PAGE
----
Is a manager ever entirely happy with his squad? Can a team ever feel complete after a summer of buying, selling and loaning players?
If the answers are “yes” and “yes,” Diego Simeone and Atlético Madrid must be feeling pretty smug about their transfer business this summer.
Atlético had three main objectives going into the summer: find a striker, keep Kieran Trippier, and sign Rodrigo De Paul. By midnight on August 31, they had achieved all three — and to really hammer home their recent good decision-making and fortune, they significantly weakened a direct rival.
Barcelona lost their top goalscorers from last season this summer — Lionel Messi (38 goals) and Antoine Griezmann (20) — and won’t have Ousmane Dembélé or Sergio Agüero until November. Meanwhile, Real Madrid lost their two starting centre-backs, one of whom just happened to be their captain and leader, and only brought in one replacement in David Alaba.
All this comes one season after neither of Spain’s big two could catch Atlético in the race for LaLiga. Atlético saw an opportunity this summer and decided to move. This is a team ready to win now, and that is reflected in their investment this summer.
No team in Spain spent more money on players this summer than Simeone’s Atlético.
Cholo added three players to his squad who can contribute straight away. De Paul is a 27-year-old Argentine international with experience in LaLiga, while Antoine Griezmann is still world class despite how the move to Barcelona has hurt his reputation.
Matheus Cunha is a highly-rated attacker, too. He might be more of a work-in-progress, but still an interesting addition to Simeone’s armoury.
Atlético chased a striker for the entire summer. Potential deals for Rafa Mir and Dušan Vlahović fell through, and with time ticking down, it felt like Simeone would not get the striker he so badly wanted.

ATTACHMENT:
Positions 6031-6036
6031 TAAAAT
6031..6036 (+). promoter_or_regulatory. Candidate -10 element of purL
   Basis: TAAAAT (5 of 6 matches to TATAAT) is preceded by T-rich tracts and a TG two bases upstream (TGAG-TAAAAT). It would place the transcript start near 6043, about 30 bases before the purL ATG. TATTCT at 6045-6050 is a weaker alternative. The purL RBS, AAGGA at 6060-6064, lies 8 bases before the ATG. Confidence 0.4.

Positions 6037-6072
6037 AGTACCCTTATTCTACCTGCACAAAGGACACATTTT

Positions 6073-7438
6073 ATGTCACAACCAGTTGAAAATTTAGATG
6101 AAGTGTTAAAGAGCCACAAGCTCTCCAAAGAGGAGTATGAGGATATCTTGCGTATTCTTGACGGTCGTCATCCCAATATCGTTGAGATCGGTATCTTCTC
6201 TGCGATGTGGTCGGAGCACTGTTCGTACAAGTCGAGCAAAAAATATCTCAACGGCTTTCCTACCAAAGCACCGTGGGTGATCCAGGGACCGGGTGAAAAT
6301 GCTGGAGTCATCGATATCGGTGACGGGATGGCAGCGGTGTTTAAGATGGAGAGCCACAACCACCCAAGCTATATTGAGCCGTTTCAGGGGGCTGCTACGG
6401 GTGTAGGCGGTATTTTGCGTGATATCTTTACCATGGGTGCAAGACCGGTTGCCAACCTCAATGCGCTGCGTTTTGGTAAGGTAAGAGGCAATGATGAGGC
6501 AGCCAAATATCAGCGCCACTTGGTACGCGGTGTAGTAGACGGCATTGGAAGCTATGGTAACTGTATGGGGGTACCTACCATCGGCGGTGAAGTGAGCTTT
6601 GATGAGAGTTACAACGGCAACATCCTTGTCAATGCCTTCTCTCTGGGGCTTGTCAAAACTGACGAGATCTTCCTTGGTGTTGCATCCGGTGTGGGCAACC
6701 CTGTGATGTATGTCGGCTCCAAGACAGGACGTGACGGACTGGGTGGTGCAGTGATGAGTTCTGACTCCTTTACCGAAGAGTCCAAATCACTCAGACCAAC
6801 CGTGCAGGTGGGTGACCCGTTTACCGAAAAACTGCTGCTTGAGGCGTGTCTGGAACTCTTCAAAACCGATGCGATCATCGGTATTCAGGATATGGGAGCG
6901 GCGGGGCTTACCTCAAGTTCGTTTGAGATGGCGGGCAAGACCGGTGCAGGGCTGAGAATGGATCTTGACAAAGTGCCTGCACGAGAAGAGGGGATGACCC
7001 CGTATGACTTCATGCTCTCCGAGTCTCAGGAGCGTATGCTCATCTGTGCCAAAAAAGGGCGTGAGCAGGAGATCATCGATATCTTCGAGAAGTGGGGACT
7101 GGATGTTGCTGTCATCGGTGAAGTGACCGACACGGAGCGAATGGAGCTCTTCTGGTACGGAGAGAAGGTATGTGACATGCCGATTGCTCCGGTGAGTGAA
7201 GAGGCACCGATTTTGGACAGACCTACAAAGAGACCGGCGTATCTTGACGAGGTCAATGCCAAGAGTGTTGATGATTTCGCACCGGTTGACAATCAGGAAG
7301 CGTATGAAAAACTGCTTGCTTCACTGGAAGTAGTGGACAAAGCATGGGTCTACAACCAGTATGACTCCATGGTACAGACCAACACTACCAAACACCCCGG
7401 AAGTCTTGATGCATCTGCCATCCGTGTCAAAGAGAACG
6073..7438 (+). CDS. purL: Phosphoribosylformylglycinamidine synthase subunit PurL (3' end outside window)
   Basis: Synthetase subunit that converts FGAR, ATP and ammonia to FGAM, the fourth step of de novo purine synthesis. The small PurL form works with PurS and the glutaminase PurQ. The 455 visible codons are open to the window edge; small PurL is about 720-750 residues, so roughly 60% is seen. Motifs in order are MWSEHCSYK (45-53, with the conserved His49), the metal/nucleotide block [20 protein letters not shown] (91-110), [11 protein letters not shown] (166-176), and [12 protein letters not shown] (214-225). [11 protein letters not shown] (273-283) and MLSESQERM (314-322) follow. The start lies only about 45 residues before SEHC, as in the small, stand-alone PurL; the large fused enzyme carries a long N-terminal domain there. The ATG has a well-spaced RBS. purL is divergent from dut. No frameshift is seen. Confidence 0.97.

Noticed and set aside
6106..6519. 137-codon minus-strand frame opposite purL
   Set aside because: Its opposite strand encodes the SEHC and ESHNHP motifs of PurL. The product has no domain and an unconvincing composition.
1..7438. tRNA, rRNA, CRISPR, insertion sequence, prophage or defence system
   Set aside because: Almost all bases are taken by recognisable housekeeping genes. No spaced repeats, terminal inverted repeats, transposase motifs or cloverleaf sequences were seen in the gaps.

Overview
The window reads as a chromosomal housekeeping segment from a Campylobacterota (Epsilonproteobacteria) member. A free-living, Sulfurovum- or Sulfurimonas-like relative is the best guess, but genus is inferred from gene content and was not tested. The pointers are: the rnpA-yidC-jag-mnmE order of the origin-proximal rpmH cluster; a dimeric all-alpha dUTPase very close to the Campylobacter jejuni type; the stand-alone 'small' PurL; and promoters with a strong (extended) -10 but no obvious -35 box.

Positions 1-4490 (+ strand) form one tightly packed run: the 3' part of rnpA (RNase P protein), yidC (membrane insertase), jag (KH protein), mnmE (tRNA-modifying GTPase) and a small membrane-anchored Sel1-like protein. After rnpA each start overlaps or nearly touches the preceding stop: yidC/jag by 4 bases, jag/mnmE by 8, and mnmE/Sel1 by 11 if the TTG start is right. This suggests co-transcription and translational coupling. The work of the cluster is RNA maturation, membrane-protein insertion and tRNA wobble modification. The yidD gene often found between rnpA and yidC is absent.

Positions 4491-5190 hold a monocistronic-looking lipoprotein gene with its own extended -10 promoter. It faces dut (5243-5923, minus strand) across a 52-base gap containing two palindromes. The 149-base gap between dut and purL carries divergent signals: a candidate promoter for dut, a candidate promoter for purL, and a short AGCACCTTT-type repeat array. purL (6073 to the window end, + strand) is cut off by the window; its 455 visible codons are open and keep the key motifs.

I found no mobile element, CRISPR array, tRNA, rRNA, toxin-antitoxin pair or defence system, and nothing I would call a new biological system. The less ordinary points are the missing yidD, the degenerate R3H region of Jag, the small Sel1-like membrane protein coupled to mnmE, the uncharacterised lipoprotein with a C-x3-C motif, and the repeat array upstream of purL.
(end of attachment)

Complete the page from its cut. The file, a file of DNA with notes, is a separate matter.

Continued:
But on the craziest of transfer deadline days, Griezmann became available and Atlético pounced, re-signing him along with the high-potential Cunha.
The question, as always, with Atlético is whether they have enough goals or not. Defensively, Simeone’s teams don’t struggle, but it’s their attacking firepower that has been found wanting in past seasons.
That shouldn’t be a problem this year, and the competition for places is very healthy.
If you add De Paul and Marcos Llorente’s threat from deep, along with Yannick Carrasco on the wing, you start to think of this team’s ceiling. Do they have one?
If Simeone can find the right balance in attack, Atlético are the runaway favorites for the league and one of the strongest teams in Europe.
Strangely, Atlético were in a comfortable position this summer. They didn’t have to sell anyone and have no pressing contract issues. They could have watched while Madrid and Barcelona imploded.
The one that hurts the most is Saúl Ñíguez, now at Chelsea, but in a way it’s refreshing that the central midfielder gets a move away from Atlético at A pivotal time in his career. He admitted himself that Atlético needed a different version of Saúl than the one we have seen in recent seasons. And Atlético did not let the academy graduate go until Griezmann signed.
That transfer showed Atlético fully in control. It will do no harm for Saúl to experience a different league, a different manager and a different setting. It’s a loan deal, for now, and whether he comes back or not remains to be seen. His departure, given his recent form, is not monumental.
Aside from that, Atlético did not lose another player from their squad last season.
We still don’t know what Simeone has up his sleeve for his new additions. Last season, he added new wrinkles to his system, and now he has an array of attacking talent, each player possessing a versatile skill set.
We don’t know how LaLiga will shake out — but in terms of process and in theory, Atlético managed this summer’s transactions perfectly.